Objective: To examine the association between self-perceived health-related quality of life (HRQoL) and smoking status.
Methods: We used data from 2006 Behavioral Risk Factor Surveillance System, USA participants in four states (n=17,800) to compare the HRQoL of current smokers who unsuccessfully attempted to quit (unsuccessful quitters), former smokers, and never smokers with the HRQoL of current smokers who made no attempts to quit (non-quitters).
Results: Overall, unsuccessful quitters were more likely than non-quitters to report frequent mental distress, physical distress, and pain but not frequent depressive symptoms; former and never smokers were less likely than non-quitters to report frequent depressive symptoms. When study subjects were stratified by sex, these associations held true for men, but not for women. Among women, the prevalence of frequent mental and physical distress among former smokers and never smokers was not significantly different from the prevalence among non-quitters, whereas unsuccessful quitters were 2.4 times more likely to report frequent mental distress and 2.1 times more likely to report frequent physical distress than were non-quitters.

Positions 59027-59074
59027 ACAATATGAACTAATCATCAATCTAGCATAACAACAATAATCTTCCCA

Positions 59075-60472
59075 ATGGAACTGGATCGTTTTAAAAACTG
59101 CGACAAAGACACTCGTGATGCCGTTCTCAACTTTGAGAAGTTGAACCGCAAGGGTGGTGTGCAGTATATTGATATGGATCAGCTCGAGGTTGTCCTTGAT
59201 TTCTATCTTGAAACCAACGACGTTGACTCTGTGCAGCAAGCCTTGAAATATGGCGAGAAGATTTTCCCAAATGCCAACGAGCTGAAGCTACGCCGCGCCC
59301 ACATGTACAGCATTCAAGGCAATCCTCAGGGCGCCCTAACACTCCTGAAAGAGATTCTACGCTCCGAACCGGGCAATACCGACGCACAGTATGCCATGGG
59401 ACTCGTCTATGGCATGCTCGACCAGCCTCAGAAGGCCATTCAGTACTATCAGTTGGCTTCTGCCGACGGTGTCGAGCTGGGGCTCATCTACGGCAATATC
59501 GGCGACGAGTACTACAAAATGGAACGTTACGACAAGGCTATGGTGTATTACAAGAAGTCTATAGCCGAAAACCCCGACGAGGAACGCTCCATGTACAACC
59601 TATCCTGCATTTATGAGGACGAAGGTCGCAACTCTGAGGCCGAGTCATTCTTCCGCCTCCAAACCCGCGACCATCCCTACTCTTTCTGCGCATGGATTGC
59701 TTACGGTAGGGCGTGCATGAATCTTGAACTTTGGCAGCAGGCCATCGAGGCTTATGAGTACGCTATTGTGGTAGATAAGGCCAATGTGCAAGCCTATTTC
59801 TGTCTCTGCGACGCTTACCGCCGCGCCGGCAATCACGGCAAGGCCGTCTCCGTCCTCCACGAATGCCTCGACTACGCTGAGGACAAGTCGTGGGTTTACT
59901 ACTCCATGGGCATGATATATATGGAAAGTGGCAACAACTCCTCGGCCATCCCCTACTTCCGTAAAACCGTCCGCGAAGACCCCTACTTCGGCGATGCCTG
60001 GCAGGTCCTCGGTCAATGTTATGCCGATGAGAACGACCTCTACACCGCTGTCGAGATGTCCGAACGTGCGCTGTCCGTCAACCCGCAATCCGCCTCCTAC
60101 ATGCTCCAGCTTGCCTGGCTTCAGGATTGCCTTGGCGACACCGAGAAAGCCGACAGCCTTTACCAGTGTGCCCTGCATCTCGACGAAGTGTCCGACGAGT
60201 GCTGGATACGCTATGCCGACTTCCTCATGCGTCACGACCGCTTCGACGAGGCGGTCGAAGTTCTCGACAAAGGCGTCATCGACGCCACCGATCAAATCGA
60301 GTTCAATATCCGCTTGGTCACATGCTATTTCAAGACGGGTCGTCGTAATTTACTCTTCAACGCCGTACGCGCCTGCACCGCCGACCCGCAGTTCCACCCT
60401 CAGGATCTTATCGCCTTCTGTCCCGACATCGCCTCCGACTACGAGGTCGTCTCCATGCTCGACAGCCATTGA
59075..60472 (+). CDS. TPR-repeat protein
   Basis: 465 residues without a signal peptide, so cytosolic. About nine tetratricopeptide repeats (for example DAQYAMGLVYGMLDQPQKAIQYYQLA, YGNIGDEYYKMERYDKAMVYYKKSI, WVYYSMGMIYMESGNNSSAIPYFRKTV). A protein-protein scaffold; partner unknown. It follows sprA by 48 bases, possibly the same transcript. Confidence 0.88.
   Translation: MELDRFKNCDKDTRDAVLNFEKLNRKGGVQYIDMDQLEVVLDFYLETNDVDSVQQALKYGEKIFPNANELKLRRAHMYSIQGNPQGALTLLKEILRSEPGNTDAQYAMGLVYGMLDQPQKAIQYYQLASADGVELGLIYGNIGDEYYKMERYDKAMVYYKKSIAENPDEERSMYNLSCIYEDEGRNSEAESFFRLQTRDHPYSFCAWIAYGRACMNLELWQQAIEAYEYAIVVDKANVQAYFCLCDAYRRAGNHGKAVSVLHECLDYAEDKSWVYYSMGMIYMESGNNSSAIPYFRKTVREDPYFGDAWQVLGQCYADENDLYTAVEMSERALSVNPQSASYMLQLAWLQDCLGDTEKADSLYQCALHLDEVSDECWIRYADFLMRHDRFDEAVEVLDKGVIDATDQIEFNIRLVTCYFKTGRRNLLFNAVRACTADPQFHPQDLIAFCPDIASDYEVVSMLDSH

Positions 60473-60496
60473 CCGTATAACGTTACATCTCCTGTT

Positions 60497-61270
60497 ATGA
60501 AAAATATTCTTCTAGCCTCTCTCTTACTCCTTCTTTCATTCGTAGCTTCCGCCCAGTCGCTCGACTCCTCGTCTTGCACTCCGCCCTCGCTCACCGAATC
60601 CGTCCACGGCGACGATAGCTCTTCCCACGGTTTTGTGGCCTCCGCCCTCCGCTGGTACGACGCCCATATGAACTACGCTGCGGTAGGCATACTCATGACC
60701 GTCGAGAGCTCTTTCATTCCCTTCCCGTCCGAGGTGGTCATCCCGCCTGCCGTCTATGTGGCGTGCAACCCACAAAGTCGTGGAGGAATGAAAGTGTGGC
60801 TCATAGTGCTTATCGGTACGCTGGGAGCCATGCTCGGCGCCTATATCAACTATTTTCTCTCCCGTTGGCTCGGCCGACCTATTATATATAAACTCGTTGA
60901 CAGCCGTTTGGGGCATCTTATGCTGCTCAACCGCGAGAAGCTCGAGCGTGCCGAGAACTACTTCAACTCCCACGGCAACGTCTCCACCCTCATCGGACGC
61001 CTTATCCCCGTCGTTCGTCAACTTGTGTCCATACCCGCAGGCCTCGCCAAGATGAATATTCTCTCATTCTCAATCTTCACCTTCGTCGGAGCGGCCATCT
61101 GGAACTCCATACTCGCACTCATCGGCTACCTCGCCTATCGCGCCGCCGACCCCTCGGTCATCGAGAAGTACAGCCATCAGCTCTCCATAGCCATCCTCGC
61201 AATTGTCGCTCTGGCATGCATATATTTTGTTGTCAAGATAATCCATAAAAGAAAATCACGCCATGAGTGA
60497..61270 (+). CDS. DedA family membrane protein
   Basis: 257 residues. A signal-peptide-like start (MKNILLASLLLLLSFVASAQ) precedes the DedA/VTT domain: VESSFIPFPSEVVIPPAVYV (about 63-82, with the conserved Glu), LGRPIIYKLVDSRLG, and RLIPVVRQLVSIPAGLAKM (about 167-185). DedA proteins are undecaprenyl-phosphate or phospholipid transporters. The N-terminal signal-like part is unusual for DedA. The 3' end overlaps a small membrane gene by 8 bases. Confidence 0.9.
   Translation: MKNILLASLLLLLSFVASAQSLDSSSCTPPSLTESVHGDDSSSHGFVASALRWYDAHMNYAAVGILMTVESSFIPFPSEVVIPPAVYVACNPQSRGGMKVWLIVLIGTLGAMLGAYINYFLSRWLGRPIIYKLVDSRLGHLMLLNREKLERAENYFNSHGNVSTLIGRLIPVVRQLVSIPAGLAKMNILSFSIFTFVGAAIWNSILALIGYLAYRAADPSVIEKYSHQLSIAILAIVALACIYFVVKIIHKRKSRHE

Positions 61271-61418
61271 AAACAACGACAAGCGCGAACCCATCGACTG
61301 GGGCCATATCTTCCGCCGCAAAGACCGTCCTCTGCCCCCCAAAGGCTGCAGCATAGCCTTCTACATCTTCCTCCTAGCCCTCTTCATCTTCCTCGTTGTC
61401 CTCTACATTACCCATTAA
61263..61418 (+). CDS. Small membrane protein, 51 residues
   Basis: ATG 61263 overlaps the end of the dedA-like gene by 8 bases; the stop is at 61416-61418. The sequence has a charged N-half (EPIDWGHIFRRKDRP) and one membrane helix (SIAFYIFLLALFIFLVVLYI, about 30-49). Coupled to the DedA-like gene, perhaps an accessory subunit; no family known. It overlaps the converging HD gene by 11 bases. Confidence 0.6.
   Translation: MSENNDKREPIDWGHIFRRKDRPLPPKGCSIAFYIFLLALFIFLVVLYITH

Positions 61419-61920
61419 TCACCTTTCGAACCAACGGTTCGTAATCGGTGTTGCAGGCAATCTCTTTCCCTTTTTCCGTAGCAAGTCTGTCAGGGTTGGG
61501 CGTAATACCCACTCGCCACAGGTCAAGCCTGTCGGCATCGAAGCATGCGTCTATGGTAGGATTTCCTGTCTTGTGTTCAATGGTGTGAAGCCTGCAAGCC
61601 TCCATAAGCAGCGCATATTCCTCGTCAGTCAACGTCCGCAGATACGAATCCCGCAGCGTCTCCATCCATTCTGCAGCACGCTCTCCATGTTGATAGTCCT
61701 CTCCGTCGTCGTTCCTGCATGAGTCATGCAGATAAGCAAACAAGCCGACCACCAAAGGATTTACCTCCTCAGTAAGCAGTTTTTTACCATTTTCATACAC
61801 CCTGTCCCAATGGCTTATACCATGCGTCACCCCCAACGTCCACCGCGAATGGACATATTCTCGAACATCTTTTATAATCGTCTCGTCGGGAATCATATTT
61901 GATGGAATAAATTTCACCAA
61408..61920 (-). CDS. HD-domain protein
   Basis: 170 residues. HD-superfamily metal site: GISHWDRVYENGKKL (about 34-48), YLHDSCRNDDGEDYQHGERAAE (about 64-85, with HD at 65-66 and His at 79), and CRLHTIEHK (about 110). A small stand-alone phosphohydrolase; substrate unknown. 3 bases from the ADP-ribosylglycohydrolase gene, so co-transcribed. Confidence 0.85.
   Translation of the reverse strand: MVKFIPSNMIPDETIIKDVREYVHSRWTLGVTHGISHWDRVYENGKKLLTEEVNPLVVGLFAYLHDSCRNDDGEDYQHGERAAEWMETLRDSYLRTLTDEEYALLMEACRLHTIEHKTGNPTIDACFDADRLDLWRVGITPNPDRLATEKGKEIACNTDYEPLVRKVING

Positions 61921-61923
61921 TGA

Conclusions: Certain HRQoL characteristics were worse among smokers who unsuccessfully attempted to quit and better among former smokers than among smokers who made no attempts to quit.